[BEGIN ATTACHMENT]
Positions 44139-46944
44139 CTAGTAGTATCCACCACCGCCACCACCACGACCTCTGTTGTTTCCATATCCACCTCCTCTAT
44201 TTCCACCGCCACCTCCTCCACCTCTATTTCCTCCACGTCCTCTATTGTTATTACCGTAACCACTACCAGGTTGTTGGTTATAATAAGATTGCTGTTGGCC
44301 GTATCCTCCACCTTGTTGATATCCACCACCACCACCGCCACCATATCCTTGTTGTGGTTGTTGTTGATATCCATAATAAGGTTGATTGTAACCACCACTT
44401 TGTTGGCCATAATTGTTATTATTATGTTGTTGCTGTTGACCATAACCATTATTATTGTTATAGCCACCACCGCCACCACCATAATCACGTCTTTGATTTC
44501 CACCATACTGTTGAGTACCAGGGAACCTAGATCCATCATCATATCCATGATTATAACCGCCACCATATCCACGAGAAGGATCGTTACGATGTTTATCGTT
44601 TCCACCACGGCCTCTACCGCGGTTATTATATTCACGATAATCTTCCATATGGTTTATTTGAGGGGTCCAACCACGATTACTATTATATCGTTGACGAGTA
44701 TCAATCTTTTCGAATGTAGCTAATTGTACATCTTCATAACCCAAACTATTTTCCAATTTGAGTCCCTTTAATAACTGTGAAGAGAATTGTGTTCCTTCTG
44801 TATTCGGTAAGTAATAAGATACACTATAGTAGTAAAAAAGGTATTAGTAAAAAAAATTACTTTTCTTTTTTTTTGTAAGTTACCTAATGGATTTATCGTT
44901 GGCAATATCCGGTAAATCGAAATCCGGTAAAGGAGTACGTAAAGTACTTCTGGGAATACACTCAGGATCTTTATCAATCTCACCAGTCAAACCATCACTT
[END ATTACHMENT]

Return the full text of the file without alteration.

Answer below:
Positions 44139-46944
44139 CTAGTAGTATCCACCACCGCCACCACCACGACCTCTGTTGTTTCCATATCCACCTCCTCTAT
44201 TTCCACCGCCACCTCCTCCACCTCTATTTCCTCCACGTCCTCTATTGTTATTACCGTAACCACTACCAGGTTGTTGGTTATAATAAGATTGCTGTTGGCC
44301 GTATCCTCCACCTTGTTGATATCCACCACCACCACCGCCACCATATCCTTGTTGTGGTTGTTGTTGATATCCATAATAAGGTTGATTGTAACCACCACTT
44401 TGTTGGCCATAATTGTTATTATTATGTTGTTGCTGTTGACCATAACCATTATTATTGTTATAGCCACCACCGCCACCACCATAATCACGTCTTTGATTTC
44501 CACCATACTGTTGAGTACCAGGGAACCTAGATCCATCATCATATCCATGATTATAACCGCCACCATATCCACGAGAAGGATCGTTACGATGTTTATCGTT
44601 TCCACCACGGCCTCTACCGCGGTTATTATATTCACGATAATCTTCCATATGGTTTATTTGAGGGGTCCAACCACGATTACTATTATATCGTTGACGAGTA
44701 TCAATCTTTTCGAATGTAGCTAATTGTACATCTTCATAACCCAAACTATTTTCCAATTTGAGTCCCTTTAATAACTGTGAAGAGAATTGTGTTCCTTCTG
44801 TATTCGGTAAGTAATAAGATACACTATAGTAGTAAAAAAGGTATTAGTAAAAAAAATTACTTTTCTTTTTTTTTGTAAGTTACCTAATGGATTTATCGTT
44901 GGCAATATCCGGTAAATCGAAATCCGGTAAAGGAGTACGTAAAGTACTTCTGGGAATACACTCAGGATCTTTATCAATCTCACCAGTCAAACCATCACTT